Some Superheroes You See Outside The Movies

, , , , , , | Friendly | March 12, 2018

(Waiting for my bus in the pouring rain after having a terrible day at work, I see a little boy across the road, dragging his mum down the street, shouting excitedly.)

Little Boy: “Hurry up, Mum! I want to see the superheroes and tell them what I did today.”

Mum: “I’m going as fast as I can. Which one’s your favourite?”

Little Boy: “I love them all. They’re my bestest friends in the ever!”

Mum: “Okay, we’re nearly there, sweetie.”

(The little boy and his mum stopped in front of the war memorial. The little lad was jumping up and down shouting, “Hello!” His mum started reading the names off, and the little boy kept repeating them telling them that he went to school for the first time that day. I cried.)

Not Address-ing The Issue At All

, , , , | Working | March 8, 2018

(I’ve recently moved address and need to get it changed with my bank, so I phone up.)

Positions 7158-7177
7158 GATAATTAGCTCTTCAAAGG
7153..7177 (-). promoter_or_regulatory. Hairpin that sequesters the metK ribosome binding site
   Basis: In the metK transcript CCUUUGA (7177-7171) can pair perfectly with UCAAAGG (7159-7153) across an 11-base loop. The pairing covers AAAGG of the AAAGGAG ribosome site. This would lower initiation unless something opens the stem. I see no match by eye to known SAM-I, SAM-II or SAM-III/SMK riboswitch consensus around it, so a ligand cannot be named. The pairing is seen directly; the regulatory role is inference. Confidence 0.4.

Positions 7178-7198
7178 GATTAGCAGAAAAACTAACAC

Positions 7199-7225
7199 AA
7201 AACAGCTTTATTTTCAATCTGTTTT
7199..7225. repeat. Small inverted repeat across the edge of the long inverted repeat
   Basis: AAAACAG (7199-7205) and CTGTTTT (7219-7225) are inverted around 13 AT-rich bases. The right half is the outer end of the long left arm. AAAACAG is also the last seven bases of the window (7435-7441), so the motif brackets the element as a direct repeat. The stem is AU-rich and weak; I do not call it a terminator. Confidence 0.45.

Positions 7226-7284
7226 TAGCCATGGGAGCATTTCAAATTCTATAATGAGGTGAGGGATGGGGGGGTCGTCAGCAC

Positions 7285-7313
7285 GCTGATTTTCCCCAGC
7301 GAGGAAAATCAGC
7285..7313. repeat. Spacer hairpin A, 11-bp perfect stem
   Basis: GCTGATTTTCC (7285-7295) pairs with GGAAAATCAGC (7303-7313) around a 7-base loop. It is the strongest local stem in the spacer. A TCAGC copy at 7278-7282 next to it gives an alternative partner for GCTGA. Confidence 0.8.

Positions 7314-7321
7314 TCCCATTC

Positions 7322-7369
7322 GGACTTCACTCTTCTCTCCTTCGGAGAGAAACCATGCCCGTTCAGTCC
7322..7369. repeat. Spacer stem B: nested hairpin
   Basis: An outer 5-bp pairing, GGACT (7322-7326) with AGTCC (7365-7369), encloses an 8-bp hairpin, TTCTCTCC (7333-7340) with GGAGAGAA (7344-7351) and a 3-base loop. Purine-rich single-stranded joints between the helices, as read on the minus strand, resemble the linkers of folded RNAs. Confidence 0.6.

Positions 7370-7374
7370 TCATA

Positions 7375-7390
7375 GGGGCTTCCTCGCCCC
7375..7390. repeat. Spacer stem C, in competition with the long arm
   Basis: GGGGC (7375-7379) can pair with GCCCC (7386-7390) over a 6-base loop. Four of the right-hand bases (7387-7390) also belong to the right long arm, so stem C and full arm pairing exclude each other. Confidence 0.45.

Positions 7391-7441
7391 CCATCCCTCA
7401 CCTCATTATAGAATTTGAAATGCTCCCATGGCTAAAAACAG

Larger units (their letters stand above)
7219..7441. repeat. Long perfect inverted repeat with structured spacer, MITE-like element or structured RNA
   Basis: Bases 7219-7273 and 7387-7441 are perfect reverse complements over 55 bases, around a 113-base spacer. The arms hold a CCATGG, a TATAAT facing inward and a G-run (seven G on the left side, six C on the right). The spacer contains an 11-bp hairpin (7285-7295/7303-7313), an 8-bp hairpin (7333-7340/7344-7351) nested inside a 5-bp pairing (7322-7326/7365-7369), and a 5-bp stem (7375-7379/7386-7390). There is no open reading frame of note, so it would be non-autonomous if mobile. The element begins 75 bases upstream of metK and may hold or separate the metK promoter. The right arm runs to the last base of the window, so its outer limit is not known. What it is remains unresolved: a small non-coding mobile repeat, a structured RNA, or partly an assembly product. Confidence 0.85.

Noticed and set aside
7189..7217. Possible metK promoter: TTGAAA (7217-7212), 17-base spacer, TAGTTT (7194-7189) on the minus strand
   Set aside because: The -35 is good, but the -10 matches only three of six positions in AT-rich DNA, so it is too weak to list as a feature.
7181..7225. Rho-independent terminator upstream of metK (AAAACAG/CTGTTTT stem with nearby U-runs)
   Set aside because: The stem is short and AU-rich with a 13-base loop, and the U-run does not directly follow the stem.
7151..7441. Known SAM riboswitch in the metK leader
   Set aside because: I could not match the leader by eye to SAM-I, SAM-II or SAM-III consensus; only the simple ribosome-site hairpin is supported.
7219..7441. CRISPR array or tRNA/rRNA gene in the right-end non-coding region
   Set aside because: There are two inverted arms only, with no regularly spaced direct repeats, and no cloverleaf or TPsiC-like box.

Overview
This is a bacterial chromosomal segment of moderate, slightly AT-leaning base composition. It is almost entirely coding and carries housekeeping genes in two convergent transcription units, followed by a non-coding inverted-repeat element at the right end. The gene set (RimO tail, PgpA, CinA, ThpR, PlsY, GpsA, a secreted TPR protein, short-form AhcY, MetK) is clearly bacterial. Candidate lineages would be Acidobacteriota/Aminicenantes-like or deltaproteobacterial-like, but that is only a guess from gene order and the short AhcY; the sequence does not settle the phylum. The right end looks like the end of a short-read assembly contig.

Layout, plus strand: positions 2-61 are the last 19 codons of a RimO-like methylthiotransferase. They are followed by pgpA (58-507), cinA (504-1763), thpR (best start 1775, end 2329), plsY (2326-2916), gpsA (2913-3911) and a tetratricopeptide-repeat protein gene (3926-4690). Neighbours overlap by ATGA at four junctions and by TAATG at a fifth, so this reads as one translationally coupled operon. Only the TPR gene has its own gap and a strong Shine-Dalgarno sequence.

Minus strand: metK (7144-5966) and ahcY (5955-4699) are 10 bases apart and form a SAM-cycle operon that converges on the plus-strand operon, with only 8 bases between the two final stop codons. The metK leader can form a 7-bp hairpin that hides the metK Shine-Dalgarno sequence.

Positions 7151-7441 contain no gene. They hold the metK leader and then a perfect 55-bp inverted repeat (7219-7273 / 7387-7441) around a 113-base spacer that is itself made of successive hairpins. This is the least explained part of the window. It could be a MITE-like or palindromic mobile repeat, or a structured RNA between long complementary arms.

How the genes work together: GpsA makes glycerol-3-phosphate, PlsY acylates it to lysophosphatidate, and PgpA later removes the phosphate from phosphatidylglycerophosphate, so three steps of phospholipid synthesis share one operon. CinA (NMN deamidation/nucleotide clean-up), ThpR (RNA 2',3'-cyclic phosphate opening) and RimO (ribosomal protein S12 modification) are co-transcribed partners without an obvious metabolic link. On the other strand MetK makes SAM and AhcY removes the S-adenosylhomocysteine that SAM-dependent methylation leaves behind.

Bank Worker: “Hello, how can I assist you today?”

Me: “Hi. I need to change my address that’s associated with my account, please.”

Bank Worker: “Okay. Do you have the special four-digit code you need to change the address?”

Me: “No. I didn’t know I needed one. I know all my security questions and everything; will that not work?”

Bank Worker: “No. We can only use the four-digit code to change addresses on the system.”

Me: “Okay. How do I get one?”

Bank Worker: “We send you it in the post.”

Me: “You send it? But I’ve moved house. I’m no longer at the address you have on record.”

Bank Worker: “Okay?”

Me: “So, how do I get a code?”

Bank Worker: “We send it to your address.”

Me: “So, let me get this straight: I need a special code to be able to change my address that will get sent to the address that I’m no longer living at?”

Bank Worker: *pause* “Yes.”


They Pay Twice As Much, Which Is Half As Much As You Deserve